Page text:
A child abuse survivor who served on the panel of the Government's independent inquiry has told talkRADIO she was silenced to ensure Theresa May could become Prime Minister.
Sharon Evans, who also runs the charity Dot Com, told John Nicolson the child abuse inquiry was all about controlling information, and she fears the Grenfell Tower inquiry will proceed along the same lines.
Evans was a senior figure and a public face at the inception of the inquiry, which was set up in 2015 following the Jimmy Savile paedophilia scandal while May was still home secretary.
She told John Nicolson that she soon began to harbour concerns about how the inquiry was being run, and these concerns prompted her to suggest to her fellow panellists that they write to Theresa May.
She continued: "I was taken to one side and it was made clear to me, I was told that Theresa May was going to be the Prime Minister, this inquiry was going to be part of this, and that if I didn't toe the line and do I was told, if I tried to get information out, I would be discredited by her advisors."
She went on to allege that this warning was issued by the inquiry's QC, Ben Emmerson, who served as a go-between between May and the inquiry team.
Evans also claimed that, when talking to the Home Affairs Select Committee, she was given a 23-page document of what she should say and told then-chair Keith Vaz "I fear that I may not be able to tell the truth because I have been told what I may and may not say."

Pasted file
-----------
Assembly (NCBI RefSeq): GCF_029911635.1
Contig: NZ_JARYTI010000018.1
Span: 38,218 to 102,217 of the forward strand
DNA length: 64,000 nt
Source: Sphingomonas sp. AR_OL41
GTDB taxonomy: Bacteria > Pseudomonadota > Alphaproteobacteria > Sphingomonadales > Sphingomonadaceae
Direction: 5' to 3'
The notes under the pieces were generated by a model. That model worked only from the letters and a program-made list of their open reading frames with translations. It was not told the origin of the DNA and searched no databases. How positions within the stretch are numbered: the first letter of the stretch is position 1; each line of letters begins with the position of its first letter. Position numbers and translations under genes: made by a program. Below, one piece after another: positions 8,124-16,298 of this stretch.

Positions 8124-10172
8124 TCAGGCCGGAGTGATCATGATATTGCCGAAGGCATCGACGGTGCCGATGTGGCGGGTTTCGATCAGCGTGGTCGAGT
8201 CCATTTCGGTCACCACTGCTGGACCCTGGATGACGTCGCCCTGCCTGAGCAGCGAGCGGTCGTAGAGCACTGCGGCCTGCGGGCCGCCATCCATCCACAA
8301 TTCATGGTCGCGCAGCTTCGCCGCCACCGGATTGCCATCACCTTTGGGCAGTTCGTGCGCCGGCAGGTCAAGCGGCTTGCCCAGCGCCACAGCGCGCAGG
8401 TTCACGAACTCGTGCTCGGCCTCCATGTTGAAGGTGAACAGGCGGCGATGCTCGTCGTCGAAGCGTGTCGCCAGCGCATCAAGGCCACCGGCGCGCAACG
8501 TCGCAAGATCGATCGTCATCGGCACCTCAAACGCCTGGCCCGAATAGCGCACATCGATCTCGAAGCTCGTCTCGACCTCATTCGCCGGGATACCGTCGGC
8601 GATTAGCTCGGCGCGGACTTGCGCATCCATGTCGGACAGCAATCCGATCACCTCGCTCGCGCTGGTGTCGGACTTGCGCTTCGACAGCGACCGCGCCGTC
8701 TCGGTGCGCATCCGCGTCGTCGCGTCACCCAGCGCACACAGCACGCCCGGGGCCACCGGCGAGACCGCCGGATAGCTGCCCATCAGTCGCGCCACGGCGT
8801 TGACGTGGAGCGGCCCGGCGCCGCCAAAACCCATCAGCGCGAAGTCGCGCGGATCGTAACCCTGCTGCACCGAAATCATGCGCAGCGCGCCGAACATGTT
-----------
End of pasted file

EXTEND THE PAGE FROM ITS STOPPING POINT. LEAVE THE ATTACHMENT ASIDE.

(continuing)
Although Evans and her colleagues were promised the inquiry would be independent, she told John "there was no independence" and the confidentiality clause imposed on all panel members facilitated the "suppression" of the truth.
When asked who wanted to suppress the information, she said "my belief is that it was the Home Office."
Grenfell, she continued, looks like it will be "exactly the same... I want to try to stop them going down the same road, where they are controlled and information is suppressed. When there is an inquiry they can gather all the information and then they can choose what is released. That is what I think is extremely dangerous."
An IICSA spokesperson said: "We are not aware of any such conversation.
"As we noted yesterday, this Inquiry was established in March 2015. It is a statutory inquiry and our independence is underpinned by the Inquiries Act 2005. This is different from the previous non-statutory process."
Listen to the full interview above